It must be noted that the narratives in this collection are not always highly readable. Hara acknowledges the difficulty presented in rendering these texts into English. It is hard to know how eloquent or compelling these stories were in their original Thai or Malay. It is safe to assume that these are amateur stories. The effort was, after all, to make ordinary people’s stories heard. Not surprisingly, the results are mixed. In amongst the extraordinary, one finds the saccharine, the mundane, the confusing, and the cliched. This led me to wonder about the role of authorship. If the aim is to let the voices of victims be heard, how is this best achieved? An admirable path is offered here: people in more privileged circumstances (Holt, Soraya Jamjuree, Thitinob, Hara) have dedicated their talents and resources to making the stories written by people in less privileged situations available to a wider audience. This is an ethical approach to a difficult situation. Furthermore, it can be read as a positive response to recent calls to decolonize scholarship, for those in already-privileged positions to act as megaphones for the less privileged, for research to engage with activism, and for research to proceed from collaboration and partnership. On all these counts, In Search of Justice in Thailand’s Deep South is both a highly commendable and a contemporary book.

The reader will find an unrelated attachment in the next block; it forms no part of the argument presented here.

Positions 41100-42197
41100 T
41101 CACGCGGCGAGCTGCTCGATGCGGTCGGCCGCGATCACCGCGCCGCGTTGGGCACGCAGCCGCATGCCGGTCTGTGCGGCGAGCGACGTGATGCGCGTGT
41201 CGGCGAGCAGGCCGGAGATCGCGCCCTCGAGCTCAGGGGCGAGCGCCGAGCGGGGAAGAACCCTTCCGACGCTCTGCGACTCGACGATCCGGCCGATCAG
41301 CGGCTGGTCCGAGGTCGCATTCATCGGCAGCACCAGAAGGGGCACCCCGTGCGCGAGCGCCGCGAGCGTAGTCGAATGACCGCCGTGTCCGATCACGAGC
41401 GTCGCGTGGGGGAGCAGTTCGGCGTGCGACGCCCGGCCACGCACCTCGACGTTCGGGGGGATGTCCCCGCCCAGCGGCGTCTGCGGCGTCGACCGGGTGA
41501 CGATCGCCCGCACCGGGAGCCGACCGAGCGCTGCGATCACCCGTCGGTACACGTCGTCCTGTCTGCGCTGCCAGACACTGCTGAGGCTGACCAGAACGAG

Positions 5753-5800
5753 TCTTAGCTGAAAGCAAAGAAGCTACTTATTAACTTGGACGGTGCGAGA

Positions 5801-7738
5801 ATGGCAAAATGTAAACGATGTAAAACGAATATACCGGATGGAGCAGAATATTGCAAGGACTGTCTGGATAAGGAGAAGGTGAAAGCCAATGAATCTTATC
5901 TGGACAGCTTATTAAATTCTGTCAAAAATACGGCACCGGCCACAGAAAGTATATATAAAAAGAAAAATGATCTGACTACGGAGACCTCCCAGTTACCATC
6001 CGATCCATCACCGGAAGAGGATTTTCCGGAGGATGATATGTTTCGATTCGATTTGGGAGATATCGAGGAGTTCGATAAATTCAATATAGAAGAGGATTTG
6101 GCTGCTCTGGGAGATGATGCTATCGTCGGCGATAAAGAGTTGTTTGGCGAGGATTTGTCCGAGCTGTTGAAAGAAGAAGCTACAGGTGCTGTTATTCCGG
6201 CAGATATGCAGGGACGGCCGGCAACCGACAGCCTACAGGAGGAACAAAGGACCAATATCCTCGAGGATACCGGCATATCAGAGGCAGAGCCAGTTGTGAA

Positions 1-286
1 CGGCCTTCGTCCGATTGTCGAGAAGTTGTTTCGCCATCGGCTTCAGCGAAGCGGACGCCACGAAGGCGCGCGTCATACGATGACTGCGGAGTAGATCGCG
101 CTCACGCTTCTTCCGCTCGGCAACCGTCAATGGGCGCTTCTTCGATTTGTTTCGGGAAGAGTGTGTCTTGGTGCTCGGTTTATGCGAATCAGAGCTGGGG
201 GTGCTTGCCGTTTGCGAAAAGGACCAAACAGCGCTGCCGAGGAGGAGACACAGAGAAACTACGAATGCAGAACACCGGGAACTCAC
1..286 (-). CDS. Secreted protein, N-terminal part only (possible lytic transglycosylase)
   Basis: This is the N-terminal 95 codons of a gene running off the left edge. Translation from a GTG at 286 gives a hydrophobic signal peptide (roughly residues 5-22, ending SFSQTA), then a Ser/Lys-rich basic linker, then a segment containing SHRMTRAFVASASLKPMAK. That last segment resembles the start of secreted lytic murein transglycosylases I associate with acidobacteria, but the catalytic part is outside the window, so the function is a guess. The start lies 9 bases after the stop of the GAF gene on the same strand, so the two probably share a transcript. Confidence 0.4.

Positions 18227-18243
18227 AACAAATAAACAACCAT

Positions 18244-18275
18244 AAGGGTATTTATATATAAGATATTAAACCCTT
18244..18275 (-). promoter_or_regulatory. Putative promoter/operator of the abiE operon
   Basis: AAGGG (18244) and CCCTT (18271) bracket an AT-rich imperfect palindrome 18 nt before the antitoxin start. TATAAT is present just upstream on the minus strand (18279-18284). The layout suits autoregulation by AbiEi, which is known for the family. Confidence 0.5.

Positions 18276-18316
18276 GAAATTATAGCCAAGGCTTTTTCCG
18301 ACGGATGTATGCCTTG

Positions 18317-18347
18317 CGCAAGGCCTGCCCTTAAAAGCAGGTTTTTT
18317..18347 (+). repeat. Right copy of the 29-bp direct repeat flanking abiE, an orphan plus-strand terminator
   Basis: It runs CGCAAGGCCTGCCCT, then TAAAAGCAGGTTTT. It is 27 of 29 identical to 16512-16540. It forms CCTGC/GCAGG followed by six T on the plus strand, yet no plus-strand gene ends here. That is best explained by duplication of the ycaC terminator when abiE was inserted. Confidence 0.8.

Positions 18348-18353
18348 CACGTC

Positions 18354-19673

The volume’s approach also opens questions about authorship: are these stories really spoken in the victims’ own voices? Or do they inevitably come to the reader already influenced, perhaps by the framing offered by the Civic Women’s Network style? Hara puts these questions squarely on the table in the translator’s note. Of course, thinking critically about authorship is not to discredit these stories, but instead to offer further nuance for a richer reading. At the same time, it reaffirms the importance of acknowledging and thus working with authorship: all stories are crafted, and the craft is an important one, because well-crafted stories are not only available to be read, but also highly readable.
Although (from a story-craft and readability point of view) these stories are far from perfect, the collection remains compelling because it stands as one of the very few available opportunities to hear from victims of the violence in Thailand’s deep south. This book is recommended reading for anyone seeking to better understand religious violence and the Thailand “beyond the smiles” (as the original Thai collection was titled).
Alfred Deakin Institute for Citizenship and Globalisation, Deakin University